all words: Dana Mahr
all photos: Katherine Gaines
Hip hop shows get a lot of arm movement from the crowd, punk gets the pit, hardcore gets the pit, the push and shove, electronic gets a massive amount of dancing, so what do we get at an Explosions in the Sky hour and a half instrumental set? I’d say some abrupt awakenings and a fair amount of nodding. Considering this, I was pleasantly surprised to see the full house eagerly awaiting EITS.
Don’t get me wrong, I love instrumental. Two beers down and maybe a hit or two and the experience is life changing. But personally, I think the best shows are those that can be enjoyed even if – dare I say it – one is sober.
Maybe I’m asking too much. As I watched in positive amusement, The Antlers simulated ghostly howls into the mic rather than singing, and then Explosions’ guitarist Munaf Rayani’s almost spiritual love-making to the floor beneath him, I couldn’t help but pinch myself to see if I was dreaming. The music – in all its harmoniously melodic and lullaby ways – had entranced me. And possibly put me to sleep.
There were, of course, intense and inspiring break downs that awoke even the heaviest music lover’s “trance,” only to cast a spell once more, making the soft rhythmic breathing of the dozing crowd seem intentional and very much a part of the song. They were then only to be startled once more by the fleeting excitement of the musicians on stage, racing with their strumming to see who can get to the end of the break down the fastest.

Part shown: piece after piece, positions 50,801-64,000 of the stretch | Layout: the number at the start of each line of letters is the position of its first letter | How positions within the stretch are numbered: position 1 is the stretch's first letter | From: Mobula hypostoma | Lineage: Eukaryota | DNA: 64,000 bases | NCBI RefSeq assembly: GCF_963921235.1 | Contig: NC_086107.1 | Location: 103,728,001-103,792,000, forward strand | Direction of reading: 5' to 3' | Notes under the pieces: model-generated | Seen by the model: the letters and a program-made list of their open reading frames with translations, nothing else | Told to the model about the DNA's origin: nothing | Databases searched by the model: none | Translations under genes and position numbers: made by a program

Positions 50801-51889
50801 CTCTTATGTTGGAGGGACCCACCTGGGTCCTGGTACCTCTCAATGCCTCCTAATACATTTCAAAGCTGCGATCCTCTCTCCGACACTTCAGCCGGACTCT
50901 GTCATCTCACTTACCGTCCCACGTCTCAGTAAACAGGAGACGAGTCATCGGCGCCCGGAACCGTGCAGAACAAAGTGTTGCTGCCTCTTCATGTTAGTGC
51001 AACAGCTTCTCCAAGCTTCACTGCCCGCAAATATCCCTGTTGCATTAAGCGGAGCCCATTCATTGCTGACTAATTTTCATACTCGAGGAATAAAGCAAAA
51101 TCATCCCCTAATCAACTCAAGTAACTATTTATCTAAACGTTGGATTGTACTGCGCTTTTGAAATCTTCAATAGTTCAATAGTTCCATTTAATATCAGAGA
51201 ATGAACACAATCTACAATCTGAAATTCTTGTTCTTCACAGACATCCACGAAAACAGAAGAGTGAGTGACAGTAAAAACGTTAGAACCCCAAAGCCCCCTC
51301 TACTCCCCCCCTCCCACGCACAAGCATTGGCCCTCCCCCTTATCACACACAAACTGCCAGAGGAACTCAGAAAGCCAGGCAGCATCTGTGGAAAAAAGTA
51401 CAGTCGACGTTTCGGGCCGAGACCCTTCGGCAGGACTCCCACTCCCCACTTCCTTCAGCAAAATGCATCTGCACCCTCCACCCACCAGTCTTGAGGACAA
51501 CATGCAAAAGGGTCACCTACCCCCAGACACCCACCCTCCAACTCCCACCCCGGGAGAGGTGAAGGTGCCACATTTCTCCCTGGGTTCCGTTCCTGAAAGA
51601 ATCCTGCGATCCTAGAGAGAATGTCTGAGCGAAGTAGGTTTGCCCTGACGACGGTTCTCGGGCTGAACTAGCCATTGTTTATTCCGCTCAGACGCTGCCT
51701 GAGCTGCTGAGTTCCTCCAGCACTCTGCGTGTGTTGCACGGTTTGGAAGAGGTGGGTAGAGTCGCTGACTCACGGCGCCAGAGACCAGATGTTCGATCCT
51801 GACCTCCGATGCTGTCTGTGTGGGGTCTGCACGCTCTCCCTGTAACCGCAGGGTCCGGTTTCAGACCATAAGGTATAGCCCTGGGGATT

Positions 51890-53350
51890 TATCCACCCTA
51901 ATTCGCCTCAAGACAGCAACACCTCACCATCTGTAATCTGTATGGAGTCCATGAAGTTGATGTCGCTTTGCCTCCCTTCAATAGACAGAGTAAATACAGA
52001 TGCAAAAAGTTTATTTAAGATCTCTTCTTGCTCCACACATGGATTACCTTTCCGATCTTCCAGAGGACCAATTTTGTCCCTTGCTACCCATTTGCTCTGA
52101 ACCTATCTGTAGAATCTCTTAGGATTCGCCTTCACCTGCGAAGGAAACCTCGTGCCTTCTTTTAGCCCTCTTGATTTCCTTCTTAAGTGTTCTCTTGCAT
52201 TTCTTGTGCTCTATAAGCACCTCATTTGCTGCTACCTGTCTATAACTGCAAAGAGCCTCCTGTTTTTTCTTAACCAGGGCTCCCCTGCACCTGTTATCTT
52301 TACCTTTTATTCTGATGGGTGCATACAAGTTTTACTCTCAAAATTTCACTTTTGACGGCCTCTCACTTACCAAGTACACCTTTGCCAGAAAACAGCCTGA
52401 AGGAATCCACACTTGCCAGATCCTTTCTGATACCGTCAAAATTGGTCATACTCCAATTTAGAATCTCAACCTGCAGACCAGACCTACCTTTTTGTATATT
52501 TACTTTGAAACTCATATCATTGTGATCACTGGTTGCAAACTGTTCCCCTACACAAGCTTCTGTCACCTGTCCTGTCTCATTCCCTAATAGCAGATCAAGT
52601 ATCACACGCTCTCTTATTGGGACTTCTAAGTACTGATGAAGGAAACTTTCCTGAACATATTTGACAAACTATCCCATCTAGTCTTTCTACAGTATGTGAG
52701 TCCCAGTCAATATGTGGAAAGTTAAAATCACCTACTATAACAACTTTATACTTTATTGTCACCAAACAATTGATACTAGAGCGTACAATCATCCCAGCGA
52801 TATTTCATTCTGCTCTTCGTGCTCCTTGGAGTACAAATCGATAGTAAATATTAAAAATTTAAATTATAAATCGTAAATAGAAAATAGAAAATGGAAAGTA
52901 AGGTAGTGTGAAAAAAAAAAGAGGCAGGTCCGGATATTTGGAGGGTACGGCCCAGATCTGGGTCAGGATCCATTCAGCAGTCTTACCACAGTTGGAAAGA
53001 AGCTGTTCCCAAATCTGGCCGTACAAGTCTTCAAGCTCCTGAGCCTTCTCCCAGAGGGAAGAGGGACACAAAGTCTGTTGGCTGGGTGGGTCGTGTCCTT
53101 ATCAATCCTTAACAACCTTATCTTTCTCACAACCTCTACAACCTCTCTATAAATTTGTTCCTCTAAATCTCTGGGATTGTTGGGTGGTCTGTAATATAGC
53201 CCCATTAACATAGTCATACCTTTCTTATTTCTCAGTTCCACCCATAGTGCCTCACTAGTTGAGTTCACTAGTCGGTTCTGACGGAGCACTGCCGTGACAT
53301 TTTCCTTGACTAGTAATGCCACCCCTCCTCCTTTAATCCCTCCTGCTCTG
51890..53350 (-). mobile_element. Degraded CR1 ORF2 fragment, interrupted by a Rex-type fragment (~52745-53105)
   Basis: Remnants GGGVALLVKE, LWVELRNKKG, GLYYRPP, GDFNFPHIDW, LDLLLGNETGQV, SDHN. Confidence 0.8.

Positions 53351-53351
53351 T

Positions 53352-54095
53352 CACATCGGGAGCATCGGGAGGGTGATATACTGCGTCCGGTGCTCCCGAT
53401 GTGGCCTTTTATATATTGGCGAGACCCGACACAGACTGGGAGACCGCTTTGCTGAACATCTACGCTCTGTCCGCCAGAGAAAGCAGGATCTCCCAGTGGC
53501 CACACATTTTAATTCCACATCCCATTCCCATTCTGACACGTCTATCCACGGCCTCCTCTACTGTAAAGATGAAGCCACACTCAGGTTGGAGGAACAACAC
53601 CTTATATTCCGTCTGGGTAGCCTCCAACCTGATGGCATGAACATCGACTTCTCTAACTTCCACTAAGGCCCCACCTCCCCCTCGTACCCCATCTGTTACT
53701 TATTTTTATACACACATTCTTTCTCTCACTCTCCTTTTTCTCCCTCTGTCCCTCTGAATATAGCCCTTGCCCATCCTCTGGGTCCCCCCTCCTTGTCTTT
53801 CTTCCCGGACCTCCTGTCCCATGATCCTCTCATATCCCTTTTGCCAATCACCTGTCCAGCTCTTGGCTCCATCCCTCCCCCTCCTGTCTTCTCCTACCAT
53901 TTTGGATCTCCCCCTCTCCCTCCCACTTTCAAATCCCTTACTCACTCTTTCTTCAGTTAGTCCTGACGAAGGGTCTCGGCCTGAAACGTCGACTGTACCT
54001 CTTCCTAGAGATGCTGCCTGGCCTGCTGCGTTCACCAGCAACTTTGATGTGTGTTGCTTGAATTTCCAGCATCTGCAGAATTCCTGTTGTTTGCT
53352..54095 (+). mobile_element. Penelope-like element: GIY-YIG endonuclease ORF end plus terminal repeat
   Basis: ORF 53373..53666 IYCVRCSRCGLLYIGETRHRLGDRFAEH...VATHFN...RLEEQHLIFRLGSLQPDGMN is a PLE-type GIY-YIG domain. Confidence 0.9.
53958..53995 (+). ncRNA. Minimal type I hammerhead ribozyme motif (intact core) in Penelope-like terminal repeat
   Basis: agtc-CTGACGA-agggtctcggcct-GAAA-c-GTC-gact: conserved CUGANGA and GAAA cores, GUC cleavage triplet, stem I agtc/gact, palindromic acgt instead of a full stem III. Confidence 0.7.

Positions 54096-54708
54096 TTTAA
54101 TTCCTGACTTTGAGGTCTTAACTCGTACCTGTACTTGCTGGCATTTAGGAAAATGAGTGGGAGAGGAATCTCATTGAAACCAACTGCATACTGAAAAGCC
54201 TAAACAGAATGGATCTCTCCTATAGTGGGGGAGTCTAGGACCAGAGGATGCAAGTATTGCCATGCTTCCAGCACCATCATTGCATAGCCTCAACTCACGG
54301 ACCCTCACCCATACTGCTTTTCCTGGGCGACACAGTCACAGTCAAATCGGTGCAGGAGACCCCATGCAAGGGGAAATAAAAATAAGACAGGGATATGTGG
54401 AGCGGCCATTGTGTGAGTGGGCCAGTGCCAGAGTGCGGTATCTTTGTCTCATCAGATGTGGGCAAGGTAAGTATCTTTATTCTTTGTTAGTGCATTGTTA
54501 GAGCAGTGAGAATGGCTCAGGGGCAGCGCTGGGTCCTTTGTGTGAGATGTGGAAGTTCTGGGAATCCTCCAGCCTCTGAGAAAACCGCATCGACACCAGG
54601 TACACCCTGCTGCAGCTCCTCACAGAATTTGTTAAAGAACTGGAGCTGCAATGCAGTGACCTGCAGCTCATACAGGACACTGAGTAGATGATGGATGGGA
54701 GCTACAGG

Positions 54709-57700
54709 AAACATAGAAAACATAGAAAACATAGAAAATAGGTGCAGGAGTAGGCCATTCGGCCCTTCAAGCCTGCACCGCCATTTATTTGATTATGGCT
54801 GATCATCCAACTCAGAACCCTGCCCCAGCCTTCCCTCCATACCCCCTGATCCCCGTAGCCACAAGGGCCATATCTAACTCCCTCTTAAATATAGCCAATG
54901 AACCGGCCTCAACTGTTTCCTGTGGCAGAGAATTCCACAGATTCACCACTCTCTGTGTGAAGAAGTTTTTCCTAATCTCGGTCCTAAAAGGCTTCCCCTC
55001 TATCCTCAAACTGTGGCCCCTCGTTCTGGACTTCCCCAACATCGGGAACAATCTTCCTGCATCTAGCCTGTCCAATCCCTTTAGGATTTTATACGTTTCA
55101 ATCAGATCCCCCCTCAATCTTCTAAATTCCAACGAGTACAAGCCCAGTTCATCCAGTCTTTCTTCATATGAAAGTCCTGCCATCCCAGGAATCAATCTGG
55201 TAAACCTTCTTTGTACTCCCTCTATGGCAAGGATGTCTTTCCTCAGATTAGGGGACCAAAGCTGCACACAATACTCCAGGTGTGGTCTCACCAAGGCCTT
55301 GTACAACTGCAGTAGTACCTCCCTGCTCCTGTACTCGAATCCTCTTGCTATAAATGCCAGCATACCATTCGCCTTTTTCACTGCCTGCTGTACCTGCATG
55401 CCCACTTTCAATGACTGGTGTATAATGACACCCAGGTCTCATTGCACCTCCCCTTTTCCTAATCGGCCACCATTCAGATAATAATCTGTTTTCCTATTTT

I mean, honestly, both bands have incredible talent and their music, especially Explosions’, has a timelessness that holds them in my top 10 favorite bands of all time. But what is the point of playing live if you’re not going to put on a show? The only visual on the stage was the Texas state flag draped over a speaker and a bare minimum light show that was probably a courtesy of the venue.
I would love to see Explosions live again and I highly recommend it for any music lover, but bring some 3-D glasses or watch Wizard of Oz on mute during the show because clearly the only sense this band is interested in stimulating is your hearing, leaving all of us awkwardly wondering what to do with our eyes, and possibly our hands…pretty squished in this crowd to be standing still for an hour and a half.
I can say, though, that Explosions have one dance move that may or may not be intentional but they certainly have perfected it, giving me optimum enjoyment; I call it The Guitar Bow. During one of their many breakdowns positioned sporadically between long bouts of slow, light lullabies, all three guitarists will play their guitars, all bent over in front of them, as if they were bowing to the crowd, all the while heavily strumming and very much absorbed into the music they are creating.
What fun! After the show, the crowd did not plead for an encore, exhausted from the stop/go mind games being played for over ninety minutes, quietly shuffling out of the building and back to their consistent, something that cannot be said of the latter, beds.